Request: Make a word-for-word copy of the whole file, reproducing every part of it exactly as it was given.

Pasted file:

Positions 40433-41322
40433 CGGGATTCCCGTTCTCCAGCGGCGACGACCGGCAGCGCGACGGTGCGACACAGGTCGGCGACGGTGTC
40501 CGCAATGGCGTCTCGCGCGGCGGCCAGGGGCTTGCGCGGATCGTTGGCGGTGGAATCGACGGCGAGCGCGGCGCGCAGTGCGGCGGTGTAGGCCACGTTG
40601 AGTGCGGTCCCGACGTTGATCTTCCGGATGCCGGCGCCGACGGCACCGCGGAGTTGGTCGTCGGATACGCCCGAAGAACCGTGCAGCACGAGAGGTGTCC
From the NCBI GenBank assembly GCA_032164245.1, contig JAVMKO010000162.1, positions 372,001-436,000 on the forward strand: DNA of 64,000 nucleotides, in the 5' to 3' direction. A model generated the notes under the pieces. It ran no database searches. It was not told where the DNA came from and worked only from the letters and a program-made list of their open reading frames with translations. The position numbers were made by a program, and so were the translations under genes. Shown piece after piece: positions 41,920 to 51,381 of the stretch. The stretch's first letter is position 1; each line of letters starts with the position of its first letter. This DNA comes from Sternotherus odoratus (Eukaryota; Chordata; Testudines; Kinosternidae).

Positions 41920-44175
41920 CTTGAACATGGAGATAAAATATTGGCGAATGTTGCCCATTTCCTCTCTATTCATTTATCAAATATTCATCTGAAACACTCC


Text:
Positions 40433-41322
40433 CGGGATTCCCGTTCTCCAGCGGCGACGACCGGCAGCGCGACGGTGCGACACAGGTCGGCGACGGTGTC
40501 CGCAATGGCGTCTCGCGCGGCGGCCAGGGGCTTGCGCGGATCGTTGGCGGTGGAATCGACGGCGAGCGCGGCGCGCAGTGCGGCGGTGTAGGCCACGTTG
40601 AGTGCGGTCCCGACGTTGATCTTCCGGATGCCGGCGCCGACGGCACCGCGGAGTTGGTCGTCGGATACGCCCGAAGAACCGTGCAGCACGAGAGGTGTCC
From the NCBI GenBank assembly GCA_032164245.1, contig JAVMKO010000162.1, positions 372,001-436,000 on the forward strand: DNA of 64,000 nucleotides, in the 5' to 3' direction. A model generated the notes under the pieces. It ran no database searches. It was not told where the DNA came from and worked only from the letters and a program-made list of their open reading frames with translations. The position numbers were made by a program, and so were the translations under genes. Shown piece after piece: positions 41,920 to 51,381 of the stretch. The stretch's first letter is position 1; each line of letters starts with the position of its first letter. This DNA comes from Sternotherus odoratus (Eukaryota; Chordata; Testudines; Kinosternidae).

Positions 41920-44175
41920 CTTGAACATGGAGATAAAATATTGGCGAATGTTGCCCATTTCCTCTCTATTCATTTATCAAATATTCATCTGAAACACTCC